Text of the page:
Vortex Crossfire II 1-4

This strategy permits beginners to assess their preferences and requirements before investing in a more premium option. Moreover, selecting a budget optic from a reputable manufacturer with a quality warranty provides added assurance. In the event of any issues, such as defects or failures, the warranty offers protection and potential repair or replacement solutions.

This Vortex Crossfire II 2-7×32 Scout Scope would be an ideal optic for an AR.

Additionally, choosing a budget optic with a strong warranty like what Vortex offers can help maintain its resale value to some extent. Although your Vortex Diamondback or Crossfire not command as high a resale value as a top-tier optic, it retains a degree of marketability, offering beginners flexibility if they opt to upgrade or switch optics later on. Ultimately, commencing with a budget optic bolstered by a dependable warranty underscores a prudent approach for novices, offering affordability, functionality, and potential resale value.

Optical Quality and Configuration Options

The Crossfire II, while being the more budget-friendly option, offers a variety of configurations that can appeal to those new to hunting or target shooting. It includes options like the 1-4x, 3-9x, 4-12x, and more specialized variants such as a 6-18x, 6-24x, a 2-7x Scout scope, and a 1-4x with illuminated options. This variety allows users to select a scope that closely matches their specific needs. They even make one for rimfire.

In contrast, the Diamondback steps up in terms of optical quality, which is noticeable in its clearer visuals and a broader field of view. However, it typically offers fewer configuration options compared to the Crossfire II. Logic might suggest that if you don’t need a more specific offering that the Crossfire II provides, then a smart move is probably to spend the extra money and put it towards a Diamondback optic…correct? Not so fast. We need to talk about eye relief and how the Diamondback unfortunately underperforms in this area.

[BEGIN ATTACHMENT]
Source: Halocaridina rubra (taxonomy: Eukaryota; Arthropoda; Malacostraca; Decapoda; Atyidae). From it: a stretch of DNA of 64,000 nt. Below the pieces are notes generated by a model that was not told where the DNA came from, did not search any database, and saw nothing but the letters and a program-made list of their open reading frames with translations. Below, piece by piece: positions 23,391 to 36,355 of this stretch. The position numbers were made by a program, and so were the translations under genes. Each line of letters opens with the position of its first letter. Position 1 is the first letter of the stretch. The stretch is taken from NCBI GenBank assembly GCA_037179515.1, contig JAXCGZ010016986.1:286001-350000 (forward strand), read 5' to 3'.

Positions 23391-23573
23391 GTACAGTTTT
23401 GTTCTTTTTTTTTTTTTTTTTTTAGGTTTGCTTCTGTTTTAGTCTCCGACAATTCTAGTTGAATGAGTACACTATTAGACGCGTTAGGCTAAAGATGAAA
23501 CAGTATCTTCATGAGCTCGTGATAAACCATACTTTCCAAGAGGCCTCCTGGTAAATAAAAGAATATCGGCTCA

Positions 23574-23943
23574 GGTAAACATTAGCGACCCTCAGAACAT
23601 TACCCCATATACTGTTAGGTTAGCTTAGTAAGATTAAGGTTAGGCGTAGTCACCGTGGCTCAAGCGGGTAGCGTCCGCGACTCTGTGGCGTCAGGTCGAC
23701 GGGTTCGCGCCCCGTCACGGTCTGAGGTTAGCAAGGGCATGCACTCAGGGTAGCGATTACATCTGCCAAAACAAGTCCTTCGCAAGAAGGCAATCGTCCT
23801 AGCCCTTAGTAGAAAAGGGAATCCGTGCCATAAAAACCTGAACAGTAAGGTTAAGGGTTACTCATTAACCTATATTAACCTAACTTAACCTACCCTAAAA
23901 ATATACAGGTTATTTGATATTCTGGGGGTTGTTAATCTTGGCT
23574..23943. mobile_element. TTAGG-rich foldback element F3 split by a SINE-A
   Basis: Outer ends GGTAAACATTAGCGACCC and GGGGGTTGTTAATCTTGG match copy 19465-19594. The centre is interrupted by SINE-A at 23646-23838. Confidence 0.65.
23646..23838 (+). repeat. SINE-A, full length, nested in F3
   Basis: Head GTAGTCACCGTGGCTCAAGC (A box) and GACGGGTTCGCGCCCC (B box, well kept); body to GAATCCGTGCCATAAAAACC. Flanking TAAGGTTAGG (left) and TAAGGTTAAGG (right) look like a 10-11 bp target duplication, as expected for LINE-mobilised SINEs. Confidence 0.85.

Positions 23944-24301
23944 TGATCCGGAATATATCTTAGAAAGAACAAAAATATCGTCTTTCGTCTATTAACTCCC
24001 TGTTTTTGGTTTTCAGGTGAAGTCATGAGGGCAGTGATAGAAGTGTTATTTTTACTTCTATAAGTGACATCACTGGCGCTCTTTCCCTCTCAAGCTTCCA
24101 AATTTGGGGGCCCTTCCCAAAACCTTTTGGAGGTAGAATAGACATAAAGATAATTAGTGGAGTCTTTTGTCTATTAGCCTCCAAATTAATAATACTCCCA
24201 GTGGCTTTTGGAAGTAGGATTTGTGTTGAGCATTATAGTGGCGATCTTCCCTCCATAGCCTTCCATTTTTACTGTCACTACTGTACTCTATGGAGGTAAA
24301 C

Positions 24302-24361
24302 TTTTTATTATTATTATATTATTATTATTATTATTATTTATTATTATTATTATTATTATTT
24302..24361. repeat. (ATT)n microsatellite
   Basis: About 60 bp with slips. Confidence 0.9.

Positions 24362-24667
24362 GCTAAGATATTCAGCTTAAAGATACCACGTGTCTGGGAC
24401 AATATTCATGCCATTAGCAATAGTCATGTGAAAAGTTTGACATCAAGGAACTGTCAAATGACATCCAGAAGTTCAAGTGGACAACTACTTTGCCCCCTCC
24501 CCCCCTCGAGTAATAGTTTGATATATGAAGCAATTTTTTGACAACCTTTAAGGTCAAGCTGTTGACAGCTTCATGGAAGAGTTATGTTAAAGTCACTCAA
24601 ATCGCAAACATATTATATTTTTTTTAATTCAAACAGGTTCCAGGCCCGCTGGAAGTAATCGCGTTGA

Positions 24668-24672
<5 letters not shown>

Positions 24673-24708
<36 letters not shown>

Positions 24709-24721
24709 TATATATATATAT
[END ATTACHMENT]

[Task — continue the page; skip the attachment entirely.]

Eye Relief and Usage

One notable distinction is in eye relief—the Diamondback has shorter eye relief compared to the Crossfire II, which can be a critical factor when mounting on higher-recoil rifles. Eye relief on a scope refers to the distance between your eye and the rear lens of the scope at which you can see the full field of view without any obstruction. It is crucial for comfort, especially when using high-recoil firearms, as it helps prevent injury from the scope hitting the user’s eye area. If one scope has better eye relief than another, it would allow the shooter to maintain a greater distance from the scope while still being able to see the entire sight picture, enhancing safety and comfort during shooting.